Tips to make your eating habits more sustainable

Now that we have been focusing on sustainability on climate and consuming habits, The Lab's blog this week moves to sustainable food habits. What we will go through today are practices that support a more environmentally and socially responsible food system. Sustainable eating is an on-demand interest to protect the environment and our communities from the potentially damaging effects of agriculture, such as soil erosion and the use of synthetic pesticides and fertilizers. Adopting even one seemingly small and simple sustainable food habit can make a huge difference in promoting a more sustainable food system.

“Choosing a better, more sustainable diet is one of the main ways people can improve their health and help protect the environment,” Michael Clark, PhD, a researcher at the University of Oxford in the United Kingdom.

In building a healthier plate that focuses less on red meat and more on plants, you can help reduce your carbon footprint. Below are some sustainable food habits you can adopt today.

1. Favor a plant-based diet. When it comes to eating for environmental health, the first thing that comes to our mind is to choose plant-based over animal-based foods. And if you’re not ready to completely cut down your favorites like burgers, reducing your intake of red meat is a direction to move towards more sustainable eating habits. Large-scale modeling has shown that cutting back on meat and dairy by half could achieve up to a 40 percent reduction in greenhouse gas emissions. Focusing on including more plant foods than animal foods in your diet can have a significant impact on the environment. The production of animal meat and dairy each year takes a lot of pesticides, chemical fertilizer, fuel, feed, and water, which accounts for 51 percent of annual greenhouse gas emissions, according to a 2009 report in World Watch Institute Magazine. Plant foods, such as vegetables, rice, beans and tofu, have a much lower environmental impact.

Plant foods like beans, peas, and lentils are some of the most healthful foods around and can easily substitute for animal protein, according to the Harvard T.H Chan School of Public Health.

2. Choose unprocessed, nutritious whole grains over refined ones. Cereals and grains are scoring high when it comes to health and environmental benefits — as long as they are minimally processed and whole. Furthermore, they offer way more benefits to our bodies than refined grains and considered valuable nutrients. In addition to fiber, whole grains contain B vitamins, minerals, and protein, as well as compounds that play as antioxidants helping the body prevent disease.

3. Go organic. Yes, as much as you can. The renowned fact is that organic products contain fewer chemical pesticides and fertilizers, organically grown and raised products have less impact on the environment. When applied to animal products like dairy, organic means that no antibiotics or synthetic hormones are fed to the animals.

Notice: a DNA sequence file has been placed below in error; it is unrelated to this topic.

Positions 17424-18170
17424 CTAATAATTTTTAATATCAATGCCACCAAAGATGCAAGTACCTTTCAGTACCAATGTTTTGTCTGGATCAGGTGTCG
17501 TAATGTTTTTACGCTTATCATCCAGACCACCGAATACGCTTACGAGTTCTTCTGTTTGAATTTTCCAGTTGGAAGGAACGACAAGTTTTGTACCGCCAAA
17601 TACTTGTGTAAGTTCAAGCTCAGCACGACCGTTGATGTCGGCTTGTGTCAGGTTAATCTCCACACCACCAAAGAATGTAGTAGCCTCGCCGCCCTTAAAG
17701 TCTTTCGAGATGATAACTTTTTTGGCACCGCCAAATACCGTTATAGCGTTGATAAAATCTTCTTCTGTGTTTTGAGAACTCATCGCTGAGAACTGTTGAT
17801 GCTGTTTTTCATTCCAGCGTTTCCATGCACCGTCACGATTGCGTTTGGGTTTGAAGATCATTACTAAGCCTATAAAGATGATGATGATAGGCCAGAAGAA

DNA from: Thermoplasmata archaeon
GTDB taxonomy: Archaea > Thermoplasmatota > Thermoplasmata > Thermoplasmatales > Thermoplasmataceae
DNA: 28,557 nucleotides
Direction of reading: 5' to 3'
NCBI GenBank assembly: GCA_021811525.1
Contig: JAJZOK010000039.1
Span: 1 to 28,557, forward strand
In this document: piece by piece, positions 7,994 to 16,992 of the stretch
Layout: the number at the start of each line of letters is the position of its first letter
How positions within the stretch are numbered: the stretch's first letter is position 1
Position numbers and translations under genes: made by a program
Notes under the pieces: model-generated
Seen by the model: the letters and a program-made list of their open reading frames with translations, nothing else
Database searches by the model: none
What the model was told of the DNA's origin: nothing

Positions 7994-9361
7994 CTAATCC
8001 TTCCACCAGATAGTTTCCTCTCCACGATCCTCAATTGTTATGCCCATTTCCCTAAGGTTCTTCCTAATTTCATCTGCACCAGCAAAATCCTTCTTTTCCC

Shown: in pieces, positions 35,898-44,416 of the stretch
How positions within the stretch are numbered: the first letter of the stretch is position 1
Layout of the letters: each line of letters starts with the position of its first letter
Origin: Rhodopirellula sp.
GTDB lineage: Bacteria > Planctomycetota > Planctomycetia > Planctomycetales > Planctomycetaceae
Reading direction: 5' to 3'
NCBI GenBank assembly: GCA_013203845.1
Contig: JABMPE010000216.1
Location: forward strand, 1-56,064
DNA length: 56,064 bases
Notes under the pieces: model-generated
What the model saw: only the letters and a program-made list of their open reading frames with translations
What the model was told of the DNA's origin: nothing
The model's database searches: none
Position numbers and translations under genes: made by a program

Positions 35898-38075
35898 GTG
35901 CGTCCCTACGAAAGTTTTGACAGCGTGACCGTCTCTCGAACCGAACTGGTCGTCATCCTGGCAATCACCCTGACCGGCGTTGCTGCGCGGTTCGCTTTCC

4. Local eating. The meaning of consuming products locally can significantly reduce the number of miles that food travels, which lessens the amount of greenhouse gas emissions. Eating locally can also help secure jobs for farmers, local markets, cooperatives and such.

5. More mushrooms to the diets. Why not? Mushrooms have been cultivated for centuries for their flavor and nutritional value, and a study published by WebMD about Health Benefits of mushrooms found that adding just one serving of mushrooms to a meal significantly increases the fiber and several micronutrients that we often don't get enough of, such as vitamin D and potassium. As for their environmental impact, mushrooms are noted for their climate-friendly ability to absorb carbon — in other words, they may help reduce the greenhouse gases that contribute to climate change. They rank among the top 10 food groups in the aforementioned report from the WWF for Nature and Knorr.

6. Last but not least, back to the topic we have repeatedly discussed - Reduce waste. More food than any other single material fills landfills and incinerators, according to the Environmental Protection Agency, which recorded more than 36 million tons of food waste in 2012. Rotting food is a major source of methane, one of the greenhouse gases associated with global warming. In addition, 13 percent of greenhouse gases are attributed to growing, processing, transporting and disposing of food. Adopt a no-waste mindset by planning weekly menus and buying only as much food as you know your family will eat. When it is too much, avoid spoiling by freezing, drying or incorporating foods into stock, soups and casseroles. Choose whole foods over processed when you can, as packaged items not only take more energy to produce, they contribute to packaging waste as well.

We hope that these tips can give you a better ideas on where and how to start making our eating habits impact positively on our health as well as the environment. Stay tune with The Lab weekly posts for more update!

Read more:

10 tips help you eat more sustainably by the WWF organization.

5 tips for sustainable eating by Harvard T.H. Chan School of Public Health.

Sustainable Eating by Academy of Nutrition and Dietetics.